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Author

Kate Stone

Bio: Kate Stone is an academic researcher. The author has contributed to research in topics: Treaty & Arms control. The author has an hindex of 1, co-authored 1 publications receiving 11 citations.

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Journal ArticleDOI
TL;DR: The first treaty to regulate the international transfer of conventional arms and ammunition, the Arms Trade Treaty, was adopted in 2013 at the United Nations. as mentioned in this paper, which is a landmark provision and shows that the issues of women, peace and security have successfully moved into the realm of mainstream security.
Abstract: The Arms Trade Treaty, the first treaty to regulate the international transfer of conventional arms and ammunition, was adopted in 2013 at the United Nations. It aims to regulate the flow of weapons around the world by requiring governments to assess all arms transfers against a set of criteria, before the transfer is authorised or denied. The agreed criteria include language on the risks of gender-based violence. This is a landmark provision, and shows that the issues of women, peace and security have successfully moved into the realm of mainstream security. This article explores how this happened, and the lessons campaigners can learn from this campaign success. The article also explores what the implications are for progress on reducing gender-based violence in conflict, and the areas of uncertainty as attention turns to the treaty's implementation.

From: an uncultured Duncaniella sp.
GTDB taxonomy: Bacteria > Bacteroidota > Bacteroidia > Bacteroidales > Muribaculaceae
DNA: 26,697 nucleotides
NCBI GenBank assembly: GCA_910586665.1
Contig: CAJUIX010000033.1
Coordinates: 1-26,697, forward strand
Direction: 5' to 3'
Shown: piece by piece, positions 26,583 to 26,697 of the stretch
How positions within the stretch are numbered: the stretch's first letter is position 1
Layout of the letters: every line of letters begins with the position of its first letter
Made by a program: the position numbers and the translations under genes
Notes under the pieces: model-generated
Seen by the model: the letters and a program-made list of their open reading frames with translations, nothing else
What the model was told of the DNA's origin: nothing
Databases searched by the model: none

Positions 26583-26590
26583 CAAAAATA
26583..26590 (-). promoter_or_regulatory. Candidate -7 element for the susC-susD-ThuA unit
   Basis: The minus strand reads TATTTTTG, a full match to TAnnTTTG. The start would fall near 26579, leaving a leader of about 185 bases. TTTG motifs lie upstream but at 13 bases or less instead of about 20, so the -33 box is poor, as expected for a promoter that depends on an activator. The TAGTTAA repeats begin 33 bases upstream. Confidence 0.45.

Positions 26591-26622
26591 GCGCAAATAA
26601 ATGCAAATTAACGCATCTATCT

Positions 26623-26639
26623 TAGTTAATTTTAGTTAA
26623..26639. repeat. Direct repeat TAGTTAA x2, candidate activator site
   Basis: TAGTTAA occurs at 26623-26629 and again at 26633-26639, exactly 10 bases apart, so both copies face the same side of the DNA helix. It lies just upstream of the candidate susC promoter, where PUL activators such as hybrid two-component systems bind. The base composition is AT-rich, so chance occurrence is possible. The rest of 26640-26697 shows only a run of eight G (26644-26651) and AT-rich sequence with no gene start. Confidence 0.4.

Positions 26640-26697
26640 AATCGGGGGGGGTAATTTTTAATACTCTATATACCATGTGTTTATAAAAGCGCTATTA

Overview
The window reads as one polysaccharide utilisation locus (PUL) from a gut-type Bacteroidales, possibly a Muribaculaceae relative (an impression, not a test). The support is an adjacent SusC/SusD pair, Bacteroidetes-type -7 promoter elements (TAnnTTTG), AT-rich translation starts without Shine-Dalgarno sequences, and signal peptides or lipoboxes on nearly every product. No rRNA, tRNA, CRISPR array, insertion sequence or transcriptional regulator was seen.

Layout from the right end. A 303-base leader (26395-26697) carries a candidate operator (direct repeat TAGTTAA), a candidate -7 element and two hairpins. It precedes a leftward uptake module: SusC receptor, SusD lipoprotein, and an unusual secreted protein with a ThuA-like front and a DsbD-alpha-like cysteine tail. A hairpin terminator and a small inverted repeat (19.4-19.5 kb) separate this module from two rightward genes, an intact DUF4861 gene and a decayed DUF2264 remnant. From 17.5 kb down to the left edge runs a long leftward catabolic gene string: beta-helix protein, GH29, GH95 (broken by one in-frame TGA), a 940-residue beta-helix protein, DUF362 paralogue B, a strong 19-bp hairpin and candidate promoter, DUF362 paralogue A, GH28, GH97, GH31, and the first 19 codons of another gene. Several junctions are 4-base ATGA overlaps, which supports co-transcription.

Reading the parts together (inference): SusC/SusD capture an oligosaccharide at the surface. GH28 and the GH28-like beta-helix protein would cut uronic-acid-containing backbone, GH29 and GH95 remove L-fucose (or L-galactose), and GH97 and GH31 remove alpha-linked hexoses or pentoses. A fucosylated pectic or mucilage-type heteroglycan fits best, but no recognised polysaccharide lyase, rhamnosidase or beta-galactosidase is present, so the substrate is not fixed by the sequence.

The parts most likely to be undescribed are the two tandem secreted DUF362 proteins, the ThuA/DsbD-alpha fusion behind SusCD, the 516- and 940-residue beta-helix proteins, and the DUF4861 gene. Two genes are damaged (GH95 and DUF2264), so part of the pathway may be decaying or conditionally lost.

11 citations


Cited by
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Journal ArticleDOI
TL;DR: In this article, the authors argue that the UN Arms Trade Treaty (ATT) is used to legitimise liberal forms of militarism, rather than signalling the victory of human security, and that the ATT is better understood as facilitating the mobilisation of legitimacy for contemporary liberal form of war-fighting and war-preparation.
Abstract: Post-Cold War efforts to knit together human rights and international humanitarian law in pursuit of tougher arms transfer control reached their apogee in the UN Arms Trade Treaty (ATT). In contrast to dominant accounts based on human security norms, I argue that a key effect of the ATT is to legitimise liberal forms of militarism. During negotiations, the US and UK governments justified their arms export practices in terms of morality, responsibility and legitimacy. And more broadly their arms transfer practices are explained away by reference to national regulatory regimes that exceed the standards set out in the ATT. Arms transfers to Egypt and intra-western transfers illustrate the way these justifications and regimes serve to shield US-UK weapons transfers and use from scrutiny and accountability. Rather than signalling the victory of human security, the ATT is better understood as facilitating the mobilisation of legitimacy for contemporary liberal forms of war-fighting and war-preparation.